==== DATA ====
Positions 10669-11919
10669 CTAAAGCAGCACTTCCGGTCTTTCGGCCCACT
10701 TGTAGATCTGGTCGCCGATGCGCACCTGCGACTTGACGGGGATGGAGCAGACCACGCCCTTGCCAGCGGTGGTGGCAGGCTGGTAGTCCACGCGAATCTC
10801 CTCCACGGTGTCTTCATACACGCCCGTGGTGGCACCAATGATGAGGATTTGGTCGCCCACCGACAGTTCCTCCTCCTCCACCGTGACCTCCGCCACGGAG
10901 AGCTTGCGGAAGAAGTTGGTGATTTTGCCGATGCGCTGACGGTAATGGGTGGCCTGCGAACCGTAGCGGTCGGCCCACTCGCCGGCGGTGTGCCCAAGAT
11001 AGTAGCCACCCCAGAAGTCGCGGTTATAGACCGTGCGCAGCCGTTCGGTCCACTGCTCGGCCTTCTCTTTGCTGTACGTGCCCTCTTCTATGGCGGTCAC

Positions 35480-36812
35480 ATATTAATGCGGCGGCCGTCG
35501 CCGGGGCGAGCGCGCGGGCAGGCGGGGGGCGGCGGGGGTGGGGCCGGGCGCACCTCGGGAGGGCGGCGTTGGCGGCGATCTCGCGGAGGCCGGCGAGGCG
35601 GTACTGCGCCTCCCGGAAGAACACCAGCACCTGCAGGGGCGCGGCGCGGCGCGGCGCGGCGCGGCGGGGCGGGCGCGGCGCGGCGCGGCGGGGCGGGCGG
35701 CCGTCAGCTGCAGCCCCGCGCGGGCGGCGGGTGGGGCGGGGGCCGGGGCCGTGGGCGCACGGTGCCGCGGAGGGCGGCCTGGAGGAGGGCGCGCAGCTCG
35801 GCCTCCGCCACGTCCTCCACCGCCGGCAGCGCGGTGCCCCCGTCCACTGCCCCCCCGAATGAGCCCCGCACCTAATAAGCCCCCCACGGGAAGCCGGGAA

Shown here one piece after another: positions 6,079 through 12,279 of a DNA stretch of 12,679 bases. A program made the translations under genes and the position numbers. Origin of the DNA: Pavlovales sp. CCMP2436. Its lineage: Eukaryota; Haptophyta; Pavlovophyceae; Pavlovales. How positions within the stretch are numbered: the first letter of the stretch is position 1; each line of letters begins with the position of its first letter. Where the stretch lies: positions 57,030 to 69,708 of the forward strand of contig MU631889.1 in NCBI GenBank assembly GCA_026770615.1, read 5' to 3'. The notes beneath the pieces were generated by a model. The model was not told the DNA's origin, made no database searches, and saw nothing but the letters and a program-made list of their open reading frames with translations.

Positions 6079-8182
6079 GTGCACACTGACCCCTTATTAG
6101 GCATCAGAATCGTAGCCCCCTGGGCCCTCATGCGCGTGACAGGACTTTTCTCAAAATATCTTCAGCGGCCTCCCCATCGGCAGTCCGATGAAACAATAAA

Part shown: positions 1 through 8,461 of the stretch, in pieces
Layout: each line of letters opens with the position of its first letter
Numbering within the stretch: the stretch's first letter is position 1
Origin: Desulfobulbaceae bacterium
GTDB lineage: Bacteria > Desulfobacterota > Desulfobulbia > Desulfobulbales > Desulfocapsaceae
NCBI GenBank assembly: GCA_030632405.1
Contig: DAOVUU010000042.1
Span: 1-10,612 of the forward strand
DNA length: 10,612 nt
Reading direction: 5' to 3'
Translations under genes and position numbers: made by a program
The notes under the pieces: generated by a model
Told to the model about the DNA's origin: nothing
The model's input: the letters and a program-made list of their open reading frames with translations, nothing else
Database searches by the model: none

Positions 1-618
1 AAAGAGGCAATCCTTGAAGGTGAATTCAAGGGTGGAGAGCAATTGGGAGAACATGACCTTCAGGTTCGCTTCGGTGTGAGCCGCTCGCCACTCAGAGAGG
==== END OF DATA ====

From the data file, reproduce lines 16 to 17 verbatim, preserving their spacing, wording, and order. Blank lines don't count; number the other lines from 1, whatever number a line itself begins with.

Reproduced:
6101 GCATCAGAATCGTAGCCCCCTGGGCCCTCATGCGCGTGACAGGACTTTTCTCAAAATATCTTCAGCGGCCTCCCCATCGGCAGTCCGATGAAACAATAAA

Part shown: positions 1 through 8,461 of the stretch, in pieces